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Eur J Gastroenterol Hepatol. 2014 Jan;26(1):1-5. doi: 10.1097/MEG.0b013e328365d21a.

Patient knowledge in inflammatory bowel disease: the Crohn's and Colitis Knowledge Score.

Author information

1
Gastrointestinal Research Unit, Leicester General Hospital, Leicester, UK.

Abstract

In the UK, key professional organizations have joined to provide inflammatory bowel disease (IBD) standards to be delivered by the NHS, highlighting the importance of patient education and support. The Crohn's and Colitis Knowledge Score (CCKNOW) is a validated multiple-choice questionnaire on the subject of IBD that is able to objectively quantify the level of patient knowledge. The aim of this study was to summarize the findings of the CCKNOW, in particular, the current level of patient knowledge and the implications clinically. Literature search was conducted using Medline, Google Scholar and the Cochrane Library, compiling results of studies using the CCKNOW to date. In the UK, a median score of 10 was achieved by participants with IBD in Leicestershire in 1999. Recent surveys in the Northwest and Pennine Trust achieved median scores of 9 and 7, respectively. Knowledge deficits regarding fertility and pregnancy were found, as seen in 1999. Studies in Canada and Iran achieved median scores of 13 and 4, respectively. Sri Lanka achieved a mean score of 6.86 (range 1-16). Higher CCKNOW scores were associated with the use of adaptive coping strategies. A significant positive link was found between patient knowledge and anxiety levels. There was no significant difference in CCKNOW scores between patients with the complication of colorectal cancer versus control populations. In the UK, patient knowledge of IBD may be no better than in 1999. The subjects of fertility and implications for pregnancy are particular areas of deficit. Further knowledge shortfalls may exist in the developing countries. Evidence suggests that improving knowledge may empower patients to use more adaptive coping strategies but may not be effective in reducing anxiety or the risk complications such as colorectal cancer.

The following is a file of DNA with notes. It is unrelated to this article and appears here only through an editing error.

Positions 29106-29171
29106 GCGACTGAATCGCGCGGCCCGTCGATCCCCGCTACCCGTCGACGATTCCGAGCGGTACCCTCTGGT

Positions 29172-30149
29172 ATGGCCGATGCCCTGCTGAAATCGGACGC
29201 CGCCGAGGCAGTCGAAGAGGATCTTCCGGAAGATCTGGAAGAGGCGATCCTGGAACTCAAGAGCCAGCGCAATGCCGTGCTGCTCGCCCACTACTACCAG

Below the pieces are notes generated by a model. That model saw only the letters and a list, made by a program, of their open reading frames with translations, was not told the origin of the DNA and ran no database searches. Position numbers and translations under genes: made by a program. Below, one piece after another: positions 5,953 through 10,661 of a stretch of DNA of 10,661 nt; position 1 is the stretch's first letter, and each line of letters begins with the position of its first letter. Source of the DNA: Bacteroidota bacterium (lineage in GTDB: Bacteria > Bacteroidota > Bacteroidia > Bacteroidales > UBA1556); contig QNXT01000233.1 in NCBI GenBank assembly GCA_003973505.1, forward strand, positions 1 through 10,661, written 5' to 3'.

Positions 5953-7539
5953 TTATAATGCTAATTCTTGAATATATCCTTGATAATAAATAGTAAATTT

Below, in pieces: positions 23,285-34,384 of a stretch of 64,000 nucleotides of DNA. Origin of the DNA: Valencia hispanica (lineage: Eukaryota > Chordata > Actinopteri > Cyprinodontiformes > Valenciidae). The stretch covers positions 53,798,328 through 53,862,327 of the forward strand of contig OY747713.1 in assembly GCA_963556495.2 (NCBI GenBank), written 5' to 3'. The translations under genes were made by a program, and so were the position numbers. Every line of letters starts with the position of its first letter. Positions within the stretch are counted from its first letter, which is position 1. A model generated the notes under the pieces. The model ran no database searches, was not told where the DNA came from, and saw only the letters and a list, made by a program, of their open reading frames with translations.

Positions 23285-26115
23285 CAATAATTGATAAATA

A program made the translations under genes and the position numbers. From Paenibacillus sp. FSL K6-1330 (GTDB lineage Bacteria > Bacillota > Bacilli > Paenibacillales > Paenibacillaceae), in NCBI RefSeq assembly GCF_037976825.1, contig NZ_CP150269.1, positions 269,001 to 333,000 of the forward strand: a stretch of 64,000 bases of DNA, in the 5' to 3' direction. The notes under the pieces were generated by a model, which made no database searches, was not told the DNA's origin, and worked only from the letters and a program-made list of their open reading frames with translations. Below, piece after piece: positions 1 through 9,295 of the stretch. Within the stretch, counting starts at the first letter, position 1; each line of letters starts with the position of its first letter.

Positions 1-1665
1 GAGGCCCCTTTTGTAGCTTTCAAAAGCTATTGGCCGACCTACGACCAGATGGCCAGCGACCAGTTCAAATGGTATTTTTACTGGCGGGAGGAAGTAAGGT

PMID:
24216568
DOI:
10.1097/MEG.0b013e328365d21a
[Indexed for MEDLINE]

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